Advertising, Canada, Crime, DCMontreal Commentary, DCMontreal Light, History, Humor, Marketing, Media, News, Nostalgia, Opinion, Public Relations, Television, Wordpress

Offensive snack food logos then and now: Aboriginal boys and Banditos

The Yum Yum brand of potato chips has decided to go retro and bring back the logo it used for years, starting in 1959 when the company began operations. The problem is the logo features a cartoon drawing of an aboriginal boy in a feathered hat. Some find this offensive, other are not bothered, but it has given the company some exposure in the media.

The company argues that the cartoon is not derogatory, while those opposed say just having the cartoon is in poor taste. What I don’t get is why the company has decided to bring back the logo for the holidays; it seems to me a cartoon of an aboriginal boy has little to do with Christmas, Hanukkah, or Kwanzaa!

CTV.CA

CTV.CA

Now if you’re looking for a truly offensive logo, the old Fritos character, the Frito Bandito, sure fits the bill. It would seem the Frito-Lay folks thought the stereotypical Mexican was a bandit. After pressure from various organizations the bandit was retired in 1971.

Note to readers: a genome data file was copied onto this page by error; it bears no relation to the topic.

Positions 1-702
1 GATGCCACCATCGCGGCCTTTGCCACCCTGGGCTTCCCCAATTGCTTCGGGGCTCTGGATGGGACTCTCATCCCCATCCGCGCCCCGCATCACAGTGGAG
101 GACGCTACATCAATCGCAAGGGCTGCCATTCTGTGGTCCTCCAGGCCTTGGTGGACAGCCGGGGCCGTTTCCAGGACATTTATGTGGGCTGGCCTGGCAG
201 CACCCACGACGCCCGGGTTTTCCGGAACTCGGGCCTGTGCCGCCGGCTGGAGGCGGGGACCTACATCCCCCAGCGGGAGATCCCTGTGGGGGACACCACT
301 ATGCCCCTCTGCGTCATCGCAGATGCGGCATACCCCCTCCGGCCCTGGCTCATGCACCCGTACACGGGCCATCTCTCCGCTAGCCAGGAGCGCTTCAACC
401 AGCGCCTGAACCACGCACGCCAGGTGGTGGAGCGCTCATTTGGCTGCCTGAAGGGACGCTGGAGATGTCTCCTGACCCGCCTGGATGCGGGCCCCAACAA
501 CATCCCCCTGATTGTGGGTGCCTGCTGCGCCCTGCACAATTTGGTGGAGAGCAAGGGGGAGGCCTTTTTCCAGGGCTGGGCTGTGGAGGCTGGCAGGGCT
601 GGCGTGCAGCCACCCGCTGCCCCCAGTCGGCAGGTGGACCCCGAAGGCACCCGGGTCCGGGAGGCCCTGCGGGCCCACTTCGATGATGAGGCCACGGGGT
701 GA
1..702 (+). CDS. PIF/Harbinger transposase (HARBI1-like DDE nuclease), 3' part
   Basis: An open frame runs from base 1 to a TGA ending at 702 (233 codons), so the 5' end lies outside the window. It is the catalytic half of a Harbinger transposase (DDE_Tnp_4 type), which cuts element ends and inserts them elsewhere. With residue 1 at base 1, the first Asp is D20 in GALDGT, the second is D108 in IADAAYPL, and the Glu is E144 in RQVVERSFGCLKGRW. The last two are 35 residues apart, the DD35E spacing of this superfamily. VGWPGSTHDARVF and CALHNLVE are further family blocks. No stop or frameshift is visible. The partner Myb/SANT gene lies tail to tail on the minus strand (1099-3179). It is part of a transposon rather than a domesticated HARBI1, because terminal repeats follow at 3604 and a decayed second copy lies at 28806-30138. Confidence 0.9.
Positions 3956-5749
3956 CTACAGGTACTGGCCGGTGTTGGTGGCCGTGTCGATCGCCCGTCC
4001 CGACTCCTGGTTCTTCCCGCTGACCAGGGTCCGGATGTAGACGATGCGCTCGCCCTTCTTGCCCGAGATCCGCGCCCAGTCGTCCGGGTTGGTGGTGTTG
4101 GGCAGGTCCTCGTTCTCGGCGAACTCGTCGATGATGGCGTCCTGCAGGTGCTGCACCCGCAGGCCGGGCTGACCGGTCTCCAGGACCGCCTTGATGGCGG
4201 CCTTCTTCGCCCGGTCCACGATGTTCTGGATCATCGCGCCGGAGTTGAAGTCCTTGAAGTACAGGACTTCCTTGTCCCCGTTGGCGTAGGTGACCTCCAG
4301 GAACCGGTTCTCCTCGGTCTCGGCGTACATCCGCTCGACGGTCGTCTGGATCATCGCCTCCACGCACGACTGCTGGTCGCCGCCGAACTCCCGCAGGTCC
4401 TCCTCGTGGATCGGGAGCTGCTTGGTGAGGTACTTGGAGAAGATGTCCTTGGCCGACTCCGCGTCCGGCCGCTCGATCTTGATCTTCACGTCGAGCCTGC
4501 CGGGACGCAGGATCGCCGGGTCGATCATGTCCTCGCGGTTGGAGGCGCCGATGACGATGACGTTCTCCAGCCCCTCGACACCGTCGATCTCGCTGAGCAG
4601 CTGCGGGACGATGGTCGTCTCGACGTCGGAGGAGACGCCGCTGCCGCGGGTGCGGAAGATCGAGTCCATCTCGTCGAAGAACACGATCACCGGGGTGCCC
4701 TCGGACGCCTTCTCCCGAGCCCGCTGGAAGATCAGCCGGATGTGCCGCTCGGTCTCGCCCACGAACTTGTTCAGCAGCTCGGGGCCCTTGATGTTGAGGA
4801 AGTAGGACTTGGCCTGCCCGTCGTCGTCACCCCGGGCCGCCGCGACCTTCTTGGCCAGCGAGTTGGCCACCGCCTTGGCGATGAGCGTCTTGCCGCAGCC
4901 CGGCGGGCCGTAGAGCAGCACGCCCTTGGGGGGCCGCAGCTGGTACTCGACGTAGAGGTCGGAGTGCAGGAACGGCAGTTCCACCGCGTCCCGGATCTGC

Wikipedia

Wikipedia

MeDCMontreal is a Montreal writer born and raised who likes to establish balance and juxtapositions; a bit of this and a bit of that, a dash of Yin and a soupçon of Yang, some Peaks and Freans and maybe a bit of a sting in the tail! Please follow DC on Twitter @DCMontreal and on Facebook, and add him on Google+
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Advertising, Humor, Marketing, Media, Public Relations, Wordpress

Advertisers’ bane: HDTV makes small print readable by all viewers

Before the invention of the High Definition , large screen television the average viewer had no way of actually reading the small print at the bottom of an advertisement. Even with an HD-TV the small print on many pharmaceutical ads is pretty much impossible to make out, nit because of the size of the print, but the sheer amount of it.

Even with an HD-TV the small print on many pharmaceutical ads is pretty much impossible to make out, nit because of the size of the print, but the sheer amount of it